Have you or your organization embraced data integration as a mainstay of your real estate investing operations? If not, then you are at a definite disadvantage in today’s competitive marketplace.

Data is an invaluable resource in real estate and can be your business’ differentiator, but only if used correctly.

If you collect a large amount of data across your portfolio, you may be patting yourself on the back for a job well done. But if you can’t access that data easily or quickly, it can actually become a burden rather than a benefit to your organization.

This is where data integration comes in. Data integration is a technical and business process that combines reliable data from multiple sources, creating valuable and actionable information.

This process may not sound very exciting, but data integration is a vital part of real estate portfolio operations. In fact, it’s increasingly become a differentiator for investors and operators looking to gain a competitive advantage in the market. It may not be a priority for you today, but data integration may become a priority for your real estate organization tomorrow.

The Data Silo Struggle

It’s not unusual for multiple teams involved in real estate to produce their own, independent data sets — the IT department stores backend infrastructure data, the financial team collects revenue data, the accounting team runs various analyses, the marketing team has advertising data, and the operations team collects information at the property level.

However, none of that data is connected in a meaningful way to other data within the portfolio. The data remains siloed across multiple platforms that cannot integrate with each other — property management software, financial software, Excel spreadsheets and more. In fact, 75 percent of real estate companies operate with data in silos that don’t integrate with one another, according to the Altus Group CRE Innovation Report.

Having data siloed is a distinct disadvantage for a variety of reasons. If you need to do any type of analysis across the portfolio, analysts have to manually pull data and stitch together multiple data sources. By the time you finish any multi-data source analysis, the data is often outdated or inaccurate. Unfortunately, these Excel reports are often the basis for strategic portfolio-wide decisions. This means that real estate leaders are making massive investments without reliable data to back it up.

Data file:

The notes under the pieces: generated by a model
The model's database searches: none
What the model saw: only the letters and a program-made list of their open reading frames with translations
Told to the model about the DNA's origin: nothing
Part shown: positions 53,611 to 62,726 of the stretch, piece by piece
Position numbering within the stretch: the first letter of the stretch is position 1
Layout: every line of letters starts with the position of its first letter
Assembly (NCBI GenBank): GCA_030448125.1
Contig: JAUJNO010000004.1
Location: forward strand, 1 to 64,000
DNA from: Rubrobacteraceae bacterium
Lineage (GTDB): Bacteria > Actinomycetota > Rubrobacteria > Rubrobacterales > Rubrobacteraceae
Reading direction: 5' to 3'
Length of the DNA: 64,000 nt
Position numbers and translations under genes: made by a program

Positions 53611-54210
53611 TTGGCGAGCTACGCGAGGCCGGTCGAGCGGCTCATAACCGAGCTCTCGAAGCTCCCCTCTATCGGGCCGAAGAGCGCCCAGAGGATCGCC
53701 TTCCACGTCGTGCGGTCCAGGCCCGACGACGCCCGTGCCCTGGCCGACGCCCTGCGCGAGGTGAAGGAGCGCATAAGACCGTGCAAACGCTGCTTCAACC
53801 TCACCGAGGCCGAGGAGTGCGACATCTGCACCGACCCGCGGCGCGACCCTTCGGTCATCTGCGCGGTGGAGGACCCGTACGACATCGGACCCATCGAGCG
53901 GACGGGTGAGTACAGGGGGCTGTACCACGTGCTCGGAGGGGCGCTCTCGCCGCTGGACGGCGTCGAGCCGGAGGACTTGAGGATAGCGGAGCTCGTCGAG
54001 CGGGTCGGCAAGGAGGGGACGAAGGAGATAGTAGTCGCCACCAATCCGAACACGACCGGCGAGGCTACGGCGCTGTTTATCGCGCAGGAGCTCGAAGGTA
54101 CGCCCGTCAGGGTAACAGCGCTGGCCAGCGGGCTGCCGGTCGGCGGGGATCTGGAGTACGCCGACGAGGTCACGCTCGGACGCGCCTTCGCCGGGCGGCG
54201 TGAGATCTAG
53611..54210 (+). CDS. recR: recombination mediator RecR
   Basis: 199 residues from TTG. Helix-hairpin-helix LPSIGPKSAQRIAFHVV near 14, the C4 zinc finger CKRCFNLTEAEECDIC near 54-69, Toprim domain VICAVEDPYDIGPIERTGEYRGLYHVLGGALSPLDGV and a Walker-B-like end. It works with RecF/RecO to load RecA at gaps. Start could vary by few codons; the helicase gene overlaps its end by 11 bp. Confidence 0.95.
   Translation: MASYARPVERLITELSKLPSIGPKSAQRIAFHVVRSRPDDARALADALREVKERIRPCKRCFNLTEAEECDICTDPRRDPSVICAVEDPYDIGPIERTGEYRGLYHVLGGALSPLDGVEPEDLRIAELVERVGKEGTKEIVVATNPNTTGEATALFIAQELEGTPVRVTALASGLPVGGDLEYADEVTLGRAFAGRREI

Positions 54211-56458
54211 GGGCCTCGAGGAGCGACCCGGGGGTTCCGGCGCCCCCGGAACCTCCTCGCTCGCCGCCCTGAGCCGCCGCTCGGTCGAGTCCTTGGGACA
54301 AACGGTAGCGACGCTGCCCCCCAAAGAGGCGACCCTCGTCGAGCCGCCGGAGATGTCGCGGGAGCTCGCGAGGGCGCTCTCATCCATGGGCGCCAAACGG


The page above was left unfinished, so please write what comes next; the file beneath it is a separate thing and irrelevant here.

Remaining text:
data integration chart


Real Estate Tech Enables Integration

But what about the other 25 percent of real estate organizations? What are they doing differently? Rather than relying on a mashup of Excel spreadsheets, they are using fully integrated data pulled in from multiple platforms. This is possible today thanks to the explosion in real estate technology over the past few years.

For a long time, there weren’t many options for investors and operators in multifamily housing to choose from when it came to technology that integrated crucial data around those assets. Some of the initial players in the software space grew to become all-encompassing software that attempted to do everything, and in doing so, specialized in nothing and discouraged tech integrations.

With investments on the line, the industry was hungry for something more. Tech startups today are creating more options for multifamily housing investors and operators to choose from. Now, there is software that can bring all the crucial data points together in one place, integrating data that in the past would have been left to sit unused in a silo.

The Power of Proactive Data Integration

With data more accessible, this allows all the groups involved to connect the dots, act fast and target the best return — something that’s essential in the fragmented environment of large institutional portfolios. This is the key to the democratization of data in the industry. Multiple disparate teams that unquestionably are working toward the same outcome historically hadn’t been able to access integrated data — and now they can.

Marketing teams now have instant access to financial data, so they can see how their marketing programs affect revenue. Financial teams can look at marketing programs to understand why revenue spiked during a given time period. Most importantly for the multifamily industry, property owners can now look at individual properties within their portfolio and understand what’s working or not working, identifying trends or outliers. All of these different teams up to the investor level can see the same data in order to benchmark, identify best practices and get a bird’s-eye view of investments.

It’s a thrilling time for multifamily investors because technology is fundamentally changing the way we access data. With better data integration across the portfolio, operators and investors alike have deeper insights into the data.

About the Author

Cara Hogan is the Content Marketing Manager at Rentlytics, which specializes in multifamily real estate business intelligence. Her background is in Software-as-a-Service and analytics, and she has written extensively about the intersection of technology and business.

Categories | Article | Operations
Tags |

Related Posts


Submit a Comment